The Path To Reconciliation


Following his inauguration in December 2002, President Mwai Kibaki initiated discussions about the establishment of a truth and reconciliation commission aimed at addressing past human rights abuses in Kenya. Shortly afterwards, in April 2003, President Kibaki appointed a task force to begin this process. In August 2003, the task force recommended that a Truth, Justice and Reconciliation Commission (TJRC) be established.

After the violence and political unrest that threatened to destabilize Kenya in the aftermath of its contested 2007 presidential elections, a round of negotiations began in late January 2008, known as the Kenya National Dialogue and Reconciliation. Involved in those negotiations were Kenyan Government leaders, former Secretary General of the United Nations, Kofi Annan, the United States, and other members of the international community. Those involved strongly supported the concept of the TJRC and urged its creation as a powerful tool for reconciliation.

Creating the Commission

In July 2009, in an unprecedented step intended to ensure maximum transparency and legitimacy, the members of the TJRC were selected entirely by civil society and faith-based organizations. These selections were approved by President Kibaki who recently named the nine Commissioners:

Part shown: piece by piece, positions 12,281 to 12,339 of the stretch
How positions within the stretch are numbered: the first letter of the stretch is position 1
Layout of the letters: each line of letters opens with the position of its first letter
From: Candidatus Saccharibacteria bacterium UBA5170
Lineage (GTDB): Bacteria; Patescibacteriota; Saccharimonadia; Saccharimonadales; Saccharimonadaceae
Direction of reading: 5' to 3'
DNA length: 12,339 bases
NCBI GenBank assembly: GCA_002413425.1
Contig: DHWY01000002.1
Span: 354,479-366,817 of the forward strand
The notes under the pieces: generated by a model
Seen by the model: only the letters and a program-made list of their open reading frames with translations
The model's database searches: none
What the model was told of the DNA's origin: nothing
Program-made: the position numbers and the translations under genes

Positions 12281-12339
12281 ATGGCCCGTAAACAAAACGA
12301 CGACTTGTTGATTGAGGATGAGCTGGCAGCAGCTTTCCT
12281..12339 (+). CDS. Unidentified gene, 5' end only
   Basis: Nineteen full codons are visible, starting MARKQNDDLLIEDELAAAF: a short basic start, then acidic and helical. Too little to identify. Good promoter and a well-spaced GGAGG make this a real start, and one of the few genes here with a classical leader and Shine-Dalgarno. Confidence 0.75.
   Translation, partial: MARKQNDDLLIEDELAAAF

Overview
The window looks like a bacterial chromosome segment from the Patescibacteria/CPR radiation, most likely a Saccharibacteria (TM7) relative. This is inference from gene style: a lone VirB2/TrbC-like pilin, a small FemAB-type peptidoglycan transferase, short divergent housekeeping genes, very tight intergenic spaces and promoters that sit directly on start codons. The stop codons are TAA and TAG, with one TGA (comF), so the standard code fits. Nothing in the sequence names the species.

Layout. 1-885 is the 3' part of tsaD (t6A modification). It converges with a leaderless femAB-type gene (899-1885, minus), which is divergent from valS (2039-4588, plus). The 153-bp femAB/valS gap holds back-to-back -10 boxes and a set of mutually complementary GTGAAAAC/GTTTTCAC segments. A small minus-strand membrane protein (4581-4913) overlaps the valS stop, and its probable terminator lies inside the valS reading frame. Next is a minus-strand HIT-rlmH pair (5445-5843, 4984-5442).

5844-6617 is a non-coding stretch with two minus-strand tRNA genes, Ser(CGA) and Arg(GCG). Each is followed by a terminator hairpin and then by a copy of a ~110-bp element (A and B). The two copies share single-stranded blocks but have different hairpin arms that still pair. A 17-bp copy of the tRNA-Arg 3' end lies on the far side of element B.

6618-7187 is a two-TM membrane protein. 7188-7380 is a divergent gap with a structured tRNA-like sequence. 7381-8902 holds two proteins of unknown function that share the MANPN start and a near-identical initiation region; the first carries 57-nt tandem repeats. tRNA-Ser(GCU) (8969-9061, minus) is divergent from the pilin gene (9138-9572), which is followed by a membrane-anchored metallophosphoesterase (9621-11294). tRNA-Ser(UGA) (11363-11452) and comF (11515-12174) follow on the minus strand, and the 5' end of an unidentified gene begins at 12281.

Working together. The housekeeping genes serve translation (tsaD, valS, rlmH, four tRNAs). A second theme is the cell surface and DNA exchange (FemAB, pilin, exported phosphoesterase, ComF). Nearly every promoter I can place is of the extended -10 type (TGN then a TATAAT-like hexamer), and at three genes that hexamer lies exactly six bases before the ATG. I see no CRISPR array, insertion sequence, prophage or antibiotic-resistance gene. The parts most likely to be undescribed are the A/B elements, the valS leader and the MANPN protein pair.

• Chairman: Ambassador Bethuel Kiplagat – peace worker, diplomat and civil servant
  • Vice Chairperson: Betty Murungi – Harvard-trained human rights lawyer
  • Commissioners:
    • Tom Ojienda
    • Margaret Wambui Shava
    • Tecla Namachanja
    • Major General (Rtd) Ahmed Sheikh Farah
  • International Experts:
    • Gertrude Chawatama from Zambia
    • Berhanu Dinka from Ethiopia
    • Professor Ronald Slye from the United States who served as a legal consultant on the South African Truth and Reconciliation Commission from 1996-2000

Protecting Human Rights

  • The Commission has been given a two-year mandate to identify the root causes of the human rights violations committed by the state, groups, or individuals from the year of Kenya’s independence in 1963 up to 2008. It has been charged with naming individuals involved and making recommendations for prosecution.
  • The Commission will have the power to investigate violations such as politically-motivated violence, assassinations, community displacements, settlements, and evictions.
  • The Commission will also inquire into major economic crimes, in particular grand corruption, historical land injustices, and the illegal or irregular acquisition of land, especially as these relate to conflict or violence.